Now growing a replacement body for yourself will probably turn out to be an early treatment for the slow, agonizing, degenerative terminal disease known as the aging process. If it can be grown fast enough, it'll also become the standard emergency treatment for, well, everything that doesn't involve destruction of the brain itself. Get dragged in with a gunshot wound, or mangled from a car accident, or any other sort of trauma or deadly but not brain-consuming plague (i.e., superflu/avian flu or smallpox), and walk out later good as new. With the success of trauma treatment assured, look for "extreme sports" to get more extreme and gain wider popularity...

Phil Bowermaster said at April 26, 2005 11:38 AM:

"Imagine growing a replacement body, having your head transplanted to it, and then eating the old body."



That just doesn't sound like human behavior. I know mammals sometimes eat their young, but shedding a body (or some part of a body) and then eating it? Does any species do that? For one thing, even if one were to entertain the idea of eating human flesh -- and it really doesn't appeal to me -- I don't think a stringy old replacement body would be particularly good eating. We certainly wouldn't eat a pig or a cow that had reached the equivalent advanced age.

Ken wrote:

"I'd probably go for the vat grown pork or chicken instead, though."

That sort of thing is a lot more appealing. I wonder whether vegetarians (at least the ethical kind, as distinct from the health kind) will be willing to eat vat-grown animals. I note that Lono pointed out that he would be willing to eat his own vat-grown tissues. Why not vat-grown beef or chicken? Assuming the animals aren't hurt in the process of gathering the tissue samples?

gmoke said at April 26, 2005 2:00 PM:

Whatever else, I'd guess GMO's with human genes will not be Kosher or Halal. That should put a dent in the market.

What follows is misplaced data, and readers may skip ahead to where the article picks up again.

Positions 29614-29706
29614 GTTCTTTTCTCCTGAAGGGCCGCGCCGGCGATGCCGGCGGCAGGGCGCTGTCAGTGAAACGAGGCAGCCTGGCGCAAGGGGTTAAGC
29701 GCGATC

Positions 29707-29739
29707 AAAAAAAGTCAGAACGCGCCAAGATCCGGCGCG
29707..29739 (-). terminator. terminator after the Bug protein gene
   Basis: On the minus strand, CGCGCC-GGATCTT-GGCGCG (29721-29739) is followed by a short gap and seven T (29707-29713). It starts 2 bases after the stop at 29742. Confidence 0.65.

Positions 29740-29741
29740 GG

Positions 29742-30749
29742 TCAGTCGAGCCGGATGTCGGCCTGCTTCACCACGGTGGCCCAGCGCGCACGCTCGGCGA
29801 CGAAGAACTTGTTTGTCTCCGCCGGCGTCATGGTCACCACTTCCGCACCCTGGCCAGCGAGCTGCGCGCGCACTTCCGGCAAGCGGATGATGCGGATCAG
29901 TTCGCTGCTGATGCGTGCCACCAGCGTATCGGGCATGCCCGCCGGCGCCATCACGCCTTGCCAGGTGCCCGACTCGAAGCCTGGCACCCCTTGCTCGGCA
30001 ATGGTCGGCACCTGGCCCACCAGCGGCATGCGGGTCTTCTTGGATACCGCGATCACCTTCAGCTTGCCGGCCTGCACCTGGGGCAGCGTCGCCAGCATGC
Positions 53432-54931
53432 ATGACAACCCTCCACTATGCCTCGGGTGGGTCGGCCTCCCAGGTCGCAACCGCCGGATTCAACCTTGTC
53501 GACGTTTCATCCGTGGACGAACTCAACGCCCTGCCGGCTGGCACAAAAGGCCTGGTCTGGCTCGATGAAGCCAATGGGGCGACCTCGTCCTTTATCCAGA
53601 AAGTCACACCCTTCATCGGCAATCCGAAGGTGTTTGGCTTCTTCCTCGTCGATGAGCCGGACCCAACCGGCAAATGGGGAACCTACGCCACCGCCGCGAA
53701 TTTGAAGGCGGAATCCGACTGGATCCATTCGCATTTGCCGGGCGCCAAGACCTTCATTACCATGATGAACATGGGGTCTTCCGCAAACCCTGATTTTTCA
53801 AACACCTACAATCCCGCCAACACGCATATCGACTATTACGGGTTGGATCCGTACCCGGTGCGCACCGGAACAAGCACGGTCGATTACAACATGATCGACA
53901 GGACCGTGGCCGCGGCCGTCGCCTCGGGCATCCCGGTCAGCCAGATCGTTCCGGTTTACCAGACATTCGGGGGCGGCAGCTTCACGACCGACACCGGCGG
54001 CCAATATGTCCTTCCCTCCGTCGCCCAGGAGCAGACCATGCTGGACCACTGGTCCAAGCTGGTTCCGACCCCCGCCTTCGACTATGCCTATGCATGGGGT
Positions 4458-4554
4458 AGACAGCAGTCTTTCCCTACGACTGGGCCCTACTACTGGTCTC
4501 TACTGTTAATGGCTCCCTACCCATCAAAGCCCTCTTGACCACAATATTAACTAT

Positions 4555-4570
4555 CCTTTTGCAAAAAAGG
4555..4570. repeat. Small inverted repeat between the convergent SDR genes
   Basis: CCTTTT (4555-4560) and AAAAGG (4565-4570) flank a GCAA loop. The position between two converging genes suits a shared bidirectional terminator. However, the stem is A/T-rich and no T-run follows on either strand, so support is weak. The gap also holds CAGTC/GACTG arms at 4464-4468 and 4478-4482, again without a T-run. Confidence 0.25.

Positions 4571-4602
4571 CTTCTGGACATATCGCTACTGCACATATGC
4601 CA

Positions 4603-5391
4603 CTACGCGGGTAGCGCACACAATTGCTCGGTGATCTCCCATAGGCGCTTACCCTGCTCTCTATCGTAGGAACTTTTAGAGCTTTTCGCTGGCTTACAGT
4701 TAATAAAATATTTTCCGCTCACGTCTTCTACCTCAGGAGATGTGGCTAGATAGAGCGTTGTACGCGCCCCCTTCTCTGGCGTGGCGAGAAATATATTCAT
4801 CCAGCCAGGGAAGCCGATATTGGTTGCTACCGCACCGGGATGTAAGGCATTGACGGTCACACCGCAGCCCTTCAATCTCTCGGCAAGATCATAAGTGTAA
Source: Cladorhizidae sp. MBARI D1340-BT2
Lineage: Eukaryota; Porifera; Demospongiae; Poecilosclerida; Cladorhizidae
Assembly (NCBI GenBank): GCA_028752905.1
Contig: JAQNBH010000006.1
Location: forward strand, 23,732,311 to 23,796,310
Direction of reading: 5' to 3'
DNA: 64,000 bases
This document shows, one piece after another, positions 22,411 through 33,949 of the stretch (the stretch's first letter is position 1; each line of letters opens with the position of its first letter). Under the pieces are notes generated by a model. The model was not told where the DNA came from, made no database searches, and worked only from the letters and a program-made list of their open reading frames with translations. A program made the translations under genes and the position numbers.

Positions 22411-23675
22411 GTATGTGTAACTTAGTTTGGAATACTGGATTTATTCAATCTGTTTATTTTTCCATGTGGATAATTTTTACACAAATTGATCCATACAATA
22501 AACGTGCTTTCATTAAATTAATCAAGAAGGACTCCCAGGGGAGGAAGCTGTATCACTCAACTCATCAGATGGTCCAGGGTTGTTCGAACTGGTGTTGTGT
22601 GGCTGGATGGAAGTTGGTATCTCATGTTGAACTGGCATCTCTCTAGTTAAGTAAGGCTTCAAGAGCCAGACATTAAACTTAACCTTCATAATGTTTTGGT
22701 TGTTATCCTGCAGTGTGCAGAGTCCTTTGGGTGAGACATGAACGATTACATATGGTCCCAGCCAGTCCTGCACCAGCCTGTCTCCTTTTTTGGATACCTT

TheRoyalFamily said at April 26, 2005 3:59 PM:

Some species of reptiles eat the skin that they shed...

TheRoyalFamily said at April 26, 2005 4:00 PM:

Some species of reptiles eat the skin that they shed...

toby said at April 26, 2005 4:34 PM:

It hardly needs to be said, but swallowing saliva is more like canibalism than this.

toot said at April 26, 2005 5:43 PM:

At one point the question was raised as to how many human genes would have to be spliced into an organism's genome before we would have to be concerned that the organism was in some sense human. That is an interesting question, but I think I'll pass on getting involved given the direction the discussion has taken.

gmoke said at April 27, 2005 6:37 PM:

Who owns your DNA?

GENEarchy said at May 1, 2005 4:53 PM:

"Who owns your DNA?"
Well, i had imagined that i did. Was i, by any sense, incorrect?

What's next, stolen genetic "property"?

Lexi said at June 30, 2005 11:10 PM:

The world is a crazy, sad and scary place. Anyone know any other sites that have news we don't hear in "the news"?

Bola said at March 9, 2006 6:29 PM:

I thank God this cannibalism is not taken place in Africa. Japanees need to be ashamed.

Jessica Carmody said at March 28, 2006 7:54 AM:

WHAT THE HELL IS THE WORLD COMING TOO!!!! eating rice with human DNA!!!! I CERTAINLY won't touch it. but if I had some sort of health problwm and it would help.....I guess I would *eye twitches at the very thought of eating rice with human DNA* now I LOVE anything to do with japan but.....human rice is taking it a BIT too far. personally, I think we are getting ourself's into something we might soon regret. just look at how far we've come in say.... the past 500 years.... i'm betting our Ancestors would kick us in the ass for thinking about putting human DNA where it souldn't be.

Manny Olaer said at October 31, 2006 12:51 PM:

Don't be a hypocrite! If only I'm allowed to eat human, We sure are tasty! Yum.. Anything called food, no matter how it's created are scrutinized for approval by the Food and Drug Administration. I'm pretty sure It's not a civilized idea to accept this kind of market. Let them eat their crabs rice, it's a good mix with the dogs too.